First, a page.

Aging Gracefully

aging

I’ve been thinking a lot about aging recently. Having turned 48 last month, I keep thinking about turning 50. Fifty used to seem so old; now it seems quite young. Vibrant, in fact. I guess since many of my friends have already reached that milestone and didn’t suddenly become old, boring men and women, I’ve learned it’s all a matter of having peace with our lives and our choices.

Recently, I was thinking about the team at Everbody’s Fitness, where my husband and I are both instructors. We have an awesome team that cares about our members and celebrates members’ achievements, both small and large. But do you know what’s really inspiring about our team? We have twelve instructors, and nine of them are over 40! Several are over 50, and my husband will be 65 this summer. I believe you can ask any member who has attended our classes, and you will find that age is not a factor. Our classes are tough, and young folks  can attest to getting a kick-ass workout. Personally, I can hardly keep up with my husband in Spinning. Kathy, who is a 50-year-old Spinning instructor has recently added triathlete to her resume. Tabbie, a 40-something jack-of-all-exercise, can out work both men and women half her age. Many of us also run; we participate in races ranging from 5Ks to half marathons to marathons. We don’t let a number define us.

Personally, I am in the best shape of my life. Sure, I have about five pounds I need to drop, but as far as strength and fitness, I am in better shape at 48 than I was at 28. I didn’t even begin to exercise until I was 42. I had spent the previous 20 years raising kids, working, returning to college, starting a couple careers, blah, blah, blah. I have every excuse for not taking care of me. Of course, until my late thirties, I really didn’t have to worry about my weight, and then suddenly the scale began its ascent. Though I was eating no differently, those numbers increased. And then I noticed that when I went up a flight of stairs, I was out of breath. What? I quickly learned that being thin did not mean being in shape or healthy. I’ve since learned that not being thin did not mean being out of shape or unhealthy.

Throughout the past six years, I have run (lots of 5Ks, a few 10Ks, and six half marathons), taught Zumba, and now teach Tabata Bootcamp and HIIT classes. Admittedly, it’s much easier to fit in my workouts since my girls are grown and I don’t have to worry about finding someone to watch them. I don’t know how I would have pulled it off when they were all young, but if I’d made it a priority, I could have made it work. I think many of us, especially moms, get our children to the point that they can care for themselves, and finally decide to take time for ourselves. We realize we’ve let ourselves go, and it’s time to take control of our bodies and our health. For me, my wake-up call was turning 42. My father died of a heart attack at 42, and his brothers also died in their 40s or early 50s. My family history was not going to work in my favor. I made the decision to take care of my heart; I wanted to be here for my kids and grandkids.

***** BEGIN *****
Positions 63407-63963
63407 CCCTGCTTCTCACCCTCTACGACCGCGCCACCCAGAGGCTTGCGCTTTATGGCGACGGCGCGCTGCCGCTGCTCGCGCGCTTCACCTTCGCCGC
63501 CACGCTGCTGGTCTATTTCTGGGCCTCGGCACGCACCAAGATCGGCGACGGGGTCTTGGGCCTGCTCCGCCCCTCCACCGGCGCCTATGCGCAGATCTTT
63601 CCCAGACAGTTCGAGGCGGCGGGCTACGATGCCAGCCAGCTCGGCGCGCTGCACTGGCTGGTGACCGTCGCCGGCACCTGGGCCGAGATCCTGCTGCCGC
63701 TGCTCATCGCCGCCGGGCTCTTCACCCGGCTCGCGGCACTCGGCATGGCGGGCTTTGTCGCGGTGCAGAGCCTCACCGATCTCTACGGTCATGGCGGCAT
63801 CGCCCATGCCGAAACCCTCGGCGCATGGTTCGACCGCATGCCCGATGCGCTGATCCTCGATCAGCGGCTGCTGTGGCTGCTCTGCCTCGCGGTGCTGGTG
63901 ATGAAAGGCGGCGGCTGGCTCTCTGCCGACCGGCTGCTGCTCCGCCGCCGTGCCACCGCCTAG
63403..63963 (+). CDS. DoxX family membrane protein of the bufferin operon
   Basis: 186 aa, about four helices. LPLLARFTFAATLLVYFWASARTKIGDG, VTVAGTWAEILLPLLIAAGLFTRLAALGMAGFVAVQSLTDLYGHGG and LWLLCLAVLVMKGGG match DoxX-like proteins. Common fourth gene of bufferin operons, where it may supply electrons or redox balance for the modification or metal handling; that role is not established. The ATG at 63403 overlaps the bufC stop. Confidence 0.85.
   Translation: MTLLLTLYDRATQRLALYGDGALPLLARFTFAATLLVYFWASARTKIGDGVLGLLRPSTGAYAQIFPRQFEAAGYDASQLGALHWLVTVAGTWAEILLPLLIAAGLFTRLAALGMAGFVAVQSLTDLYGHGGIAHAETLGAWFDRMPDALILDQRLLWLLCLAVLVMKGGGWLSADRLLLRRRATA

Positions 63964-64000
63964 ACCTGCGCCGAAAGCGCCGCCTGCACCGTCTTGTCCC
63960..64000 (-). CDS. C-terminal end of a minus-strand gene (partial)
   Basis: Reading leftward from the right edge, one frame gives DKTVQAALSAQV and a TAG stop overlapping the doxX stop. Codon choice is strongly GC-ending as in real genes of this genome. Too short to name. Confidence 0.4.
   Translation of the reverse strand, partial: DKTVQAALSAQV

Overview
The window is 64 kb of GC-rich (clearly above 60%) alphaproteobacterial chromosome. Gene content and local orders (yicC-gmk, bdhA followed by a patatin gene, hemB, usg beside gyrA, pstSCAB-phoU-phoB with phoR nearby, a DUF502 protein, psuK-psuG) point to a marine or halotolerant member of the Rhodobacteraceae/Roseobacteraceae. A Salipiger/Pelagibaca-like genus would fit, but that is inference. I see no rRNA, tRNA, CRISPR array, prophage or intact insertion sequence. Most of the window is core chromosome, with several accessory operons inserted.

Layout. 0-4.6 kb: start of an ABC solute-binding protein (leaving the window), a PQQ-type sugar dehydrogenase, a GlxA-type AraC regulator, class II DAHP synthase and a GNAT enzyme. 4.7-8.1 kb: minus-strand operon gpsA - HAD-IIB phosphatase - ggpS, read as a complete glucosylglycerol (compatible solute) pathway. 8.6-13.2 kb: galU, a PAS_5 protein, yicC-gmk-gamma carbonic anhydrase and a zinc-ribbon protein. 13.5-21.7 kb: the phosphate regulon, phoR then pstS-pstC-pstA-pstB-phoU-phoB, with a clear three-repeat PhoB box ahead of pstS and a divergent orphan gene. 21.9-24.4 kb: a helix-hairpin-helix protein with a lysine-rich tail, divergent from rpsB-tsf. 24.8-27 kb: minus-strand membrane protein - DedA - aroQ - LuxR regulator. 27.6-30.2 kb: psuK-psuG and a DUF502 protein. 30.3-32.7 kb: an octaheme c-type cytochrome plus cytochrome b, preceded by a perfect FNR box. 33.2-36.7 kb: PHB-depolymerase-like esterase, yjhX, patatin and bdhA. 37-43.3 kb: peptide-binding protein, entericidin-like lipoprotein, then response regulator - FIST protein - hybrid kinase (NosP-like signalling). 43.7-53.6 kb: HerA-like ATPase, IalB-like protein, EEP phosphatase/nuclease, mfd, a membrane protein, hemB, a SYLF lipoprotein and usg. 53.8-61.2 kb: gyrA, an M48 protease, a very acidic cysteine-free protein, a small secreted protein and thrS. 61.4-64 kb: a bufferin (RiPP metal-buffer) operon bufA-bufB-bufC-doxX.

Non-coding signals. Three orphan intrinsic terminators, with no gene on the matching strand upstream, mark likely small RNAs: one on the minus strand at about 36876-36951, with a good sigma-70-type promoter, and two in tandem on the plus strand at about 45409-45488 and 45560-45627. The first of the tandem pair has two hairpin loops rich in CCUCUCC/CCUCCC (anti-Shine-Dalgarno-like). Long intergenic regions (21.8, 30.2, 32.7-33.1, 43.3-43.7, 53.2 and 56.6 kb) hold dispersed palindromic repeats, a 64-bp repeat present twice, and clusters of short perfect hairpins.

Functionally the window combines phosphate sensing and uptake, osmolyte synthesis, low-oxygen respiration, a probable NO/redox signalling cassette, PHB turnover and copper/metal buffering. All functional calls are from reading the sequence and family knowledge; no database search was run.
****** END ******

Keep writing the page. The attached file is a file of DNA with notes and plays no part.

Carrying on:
Grandkids. What a joy! Gary and I have six between us, and each one brings us a level of happiness never before experienced. Then I look at myself as a grandmother, ‘Nana’ as I am known. As I don my Under Armour shorts, sports bra, tank top, and Asics, I picture my Grandmother Allen in her homemade cotton dress and thigh-highs. I think I saw my gram in pants one time. I picture her cooking up fried chicken and baking eclairs, sitting watching the news, and going to church. I loved her dearly and spent a lot of time with her, but don’t really remember her playing outside with me, and certainly don’t recall her exercising. My Grandma Greenland was a chubby lady, who happened to be the BEST baker. She could bake anything – butterscotch pie (my personal favorite), a plethora of cookies and cakes…yum. She enjoyed swimming. I can still see her in her blue flowery one-piece and matching blue swimcap, doing the side-stroke (I don’t think that’s an official stroke, but she rocked it). I wonder how my grandkids will remember me. I hope they remember that I got out and played with them, and inspired them to always set goals. I hope they remember my running races and living life to its fullest. Grandmas and grandpas today are forging their own paths. We are not content to sit back and let life just pass us by as we age. We are working to maintain our health and fitness so we can be integral, active members of our families.

Despite my efforts at staying fit and healthy, there are some parts of aging I can’t control. That’s bothersome. This whole saggy skin thing really ticks me off. I was well-aware of face wrinkles; we see those on our older family members and know they are inevitable. It’s what’s under the clothes that we don’t know about until it hits us. The other day I was sitting on the floor, cleaning the toilet, and I looked down at my bare foot and saw the foot of an old woman. Seriously! It looked wrinkly, dry, and just OLD. It looked like my mother’s foot. And then there’s the sagging leg skin. My legs might be well-toned for my age, but I can’t control the wrinkles and crinkles. When the sun is shining in when I am dressing, all I see is saggy old skin. When I look in the mirror, I see my mom. She is 81. I don’t want to see her in my mirror until I am 81. In an effort to remove my mother from the mirror, I even ordered Nerium, you know, that magical anti-aging concoction. I’ve seen some pretty amazing before and after pictures, and thought what the hell? I think I’ll bathe in it.